Proper governance and prosperity-fostering social stability requires a criminal justice system that is responsive to the needs of communities, consistently effective in addressing criminal threats, and applied in an evenhanded manner. Even under the influence of authoritarian regimes, people must feel they are better served by following the rules instead of rejecting that power, which requires some degree of consistency and security. For more democratic societies, where proper governance balances the interests and freedoms of all through transparency and representation, all must face the same consequences. In short, justice is required.
Justice is the social institution that ensures an individual constrains his, or her, actions for the benefit of the whole by offering some guarantee his, or her, most pressing interests will be addressed by society. When society fails to adequately address the interests of individuals, it is the innate desire for justice that drives communities and individuals to demand offenders attempt to address their offending grievances and offer some sort of restitution for their actions. Justice is what we need to feel the rules of our society are worth following. It is when we feel violated and unheard or we lack choice that we feel the world is unjust.
Justice is about accountability. The Law must be crafted to hold wrongdoers accountable for their misconduct and harmful negligence. It must be enforced in such a way that all individuals are held accountable for their misconduct in order to protect everyone. In addition, laws must be written and enforced in ways that they do not harm the community and protect those who abuse power. This is why authority figures and powerful individuals must be held accountable. This is why authorities from the police involved in unjustifiable shootings to high-profile political figures must be held responsible for their wrongdoings and negligence.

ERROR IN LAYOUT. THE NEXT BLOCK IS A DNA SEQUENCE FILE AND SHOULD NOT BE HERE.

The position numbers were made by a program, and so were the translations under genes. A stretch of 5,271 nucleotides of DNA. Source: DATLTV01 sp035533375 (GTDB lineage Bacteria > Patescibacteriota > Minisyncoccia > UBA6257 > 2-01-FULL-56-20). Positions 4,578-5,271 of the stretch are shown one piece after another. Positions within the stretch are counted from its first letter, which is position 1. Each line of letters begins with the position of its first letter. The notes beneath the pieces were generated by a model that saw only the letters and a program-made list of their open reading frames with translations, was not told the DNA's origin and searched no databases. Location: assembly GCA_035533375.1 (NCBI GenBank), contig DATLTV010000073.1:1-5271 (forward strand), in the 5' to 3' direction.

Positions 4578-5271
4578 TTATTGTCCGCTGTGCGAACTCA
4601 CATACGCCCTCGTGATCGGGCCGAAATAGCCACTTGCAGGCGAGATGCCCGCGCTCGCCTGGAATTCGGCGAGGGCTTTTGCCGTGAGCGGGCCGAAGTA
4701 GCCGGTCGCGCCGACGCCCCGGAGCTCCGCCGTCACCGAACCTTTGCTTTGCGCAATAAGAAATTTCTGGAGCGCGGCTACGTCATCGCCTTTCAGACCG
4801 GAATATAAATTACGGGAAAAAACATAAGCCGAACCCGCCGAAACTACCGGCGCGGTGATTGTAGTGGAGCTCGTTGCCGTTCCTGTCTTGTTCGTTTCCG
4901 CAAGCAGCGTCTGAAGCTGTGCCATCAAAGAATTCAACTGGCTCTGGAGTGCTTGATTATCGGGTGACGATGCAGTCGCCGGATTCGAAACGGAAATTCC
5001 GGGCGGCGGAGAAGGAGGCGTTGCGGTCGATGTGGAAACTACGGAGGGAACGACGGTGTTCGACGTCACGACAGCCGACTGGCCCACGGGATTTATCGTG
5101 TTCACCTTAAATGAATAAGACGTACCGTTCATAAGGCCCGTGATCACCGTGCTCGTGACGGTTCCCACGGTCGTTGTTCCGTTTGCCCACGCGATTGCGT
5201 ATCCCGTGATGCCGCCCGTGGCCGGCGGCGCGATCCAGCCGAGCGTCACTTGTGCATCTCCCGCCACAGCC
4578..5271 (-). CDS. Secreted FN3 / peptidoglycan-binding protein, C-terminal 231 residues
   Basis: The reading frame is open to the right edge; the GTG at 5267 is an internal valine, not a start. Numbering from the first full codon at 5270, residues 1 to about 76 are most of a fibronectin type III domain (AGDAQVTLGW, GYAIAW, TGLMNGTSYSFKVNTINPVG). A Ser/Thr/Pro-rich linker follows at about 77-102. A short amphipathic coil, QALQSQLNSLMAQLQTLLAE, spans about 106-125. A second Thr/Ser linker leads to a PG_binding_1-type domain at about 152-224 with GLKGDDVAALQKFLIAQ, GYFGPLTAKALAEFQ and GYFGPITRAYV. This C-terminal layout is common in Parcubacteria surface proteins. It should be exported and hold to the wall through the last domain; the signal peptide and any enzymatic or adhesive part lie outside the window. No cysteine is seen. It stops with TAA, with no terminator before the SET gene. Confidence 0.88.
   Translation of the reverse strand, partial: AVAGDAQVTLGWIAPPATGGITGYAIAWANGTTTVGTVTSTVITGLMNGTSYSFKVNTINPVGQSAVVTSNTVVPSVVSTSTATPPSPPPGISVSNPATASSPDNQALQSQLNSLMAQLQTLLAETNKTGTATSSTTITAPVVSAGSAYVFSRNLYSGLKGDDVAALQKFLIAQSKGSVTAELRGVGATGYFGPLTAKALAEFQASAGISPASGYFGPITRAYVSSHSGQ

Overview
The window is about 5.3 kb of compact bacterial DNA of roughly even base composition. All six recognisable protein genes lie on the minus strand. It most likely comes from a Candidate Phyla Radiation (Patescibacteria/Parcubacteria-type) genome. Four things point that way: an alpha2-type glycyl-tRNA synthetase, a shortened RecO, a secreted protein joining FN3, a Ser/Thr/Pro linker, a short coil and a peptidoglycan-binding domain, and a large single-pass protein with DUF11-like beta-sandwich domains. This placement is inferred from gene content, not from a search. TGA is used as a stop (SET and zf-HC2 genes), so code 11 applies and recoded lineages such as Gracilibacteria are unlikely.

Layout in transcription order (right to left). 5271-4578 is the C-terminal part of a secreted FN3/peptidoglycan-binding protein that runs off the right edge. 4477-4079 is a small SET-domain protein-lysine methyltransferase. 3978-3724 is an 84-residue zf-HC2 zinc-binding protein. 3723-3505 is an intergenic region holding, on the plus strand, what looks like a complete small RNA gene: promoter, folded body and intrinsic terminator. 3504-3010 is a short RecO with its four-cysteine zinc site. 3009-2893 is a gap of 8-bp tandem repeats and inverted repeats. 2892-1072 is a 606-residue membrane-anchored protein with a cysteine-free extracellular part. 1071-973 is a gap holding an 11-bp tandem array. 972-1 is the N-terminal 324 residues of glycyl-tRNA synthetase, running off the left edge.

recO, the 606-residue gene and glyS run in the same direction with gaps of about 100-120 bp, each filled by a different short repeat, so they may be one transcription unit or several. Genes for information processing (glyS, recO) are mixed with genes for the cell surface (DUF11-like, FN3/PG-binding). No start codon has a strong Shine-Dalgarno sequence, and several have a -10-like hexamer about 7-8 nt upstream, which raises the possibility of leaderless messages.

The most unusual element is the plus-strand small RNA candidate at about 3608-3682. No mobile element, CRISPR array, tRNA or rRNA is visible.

Ultimately, justice is a servant of the people. As such, the Law has no real authority, unless the People can and do respect laws and the overall criminal justice system. Most individuals will tolerate laws that they find unjust or offensive for the sake of peace and stability. Others will not. If the Law becomes too unjust, people will no longer feel compelled to respect the Law. Clearly, authorities, such as the police, have legal authority, but the fact that they have a badge and gun does not mean people respect their authority. Respect cannot be dictated, it cannot be bought, and it cannot be coerced. Respect is a personal choice that must be earned from and by all individuals.
From local police to lawmakers, respect for the Law and one’s authority is earned through the pursuit of justice for all. That said, justice is not simply about building a criminal justice system that safeguards us from criminal acts. There is also a need for social, economic, and personal justice. Although a lack of legal justice undermines the fabric of society, all forms of injustice cause damage to our communities and personal relationships. Justice is, therefore, not simply the responsibility of public servants, which includes more than just the police. Justice can only be served in all of its forms when all the People of a society fight for justice.
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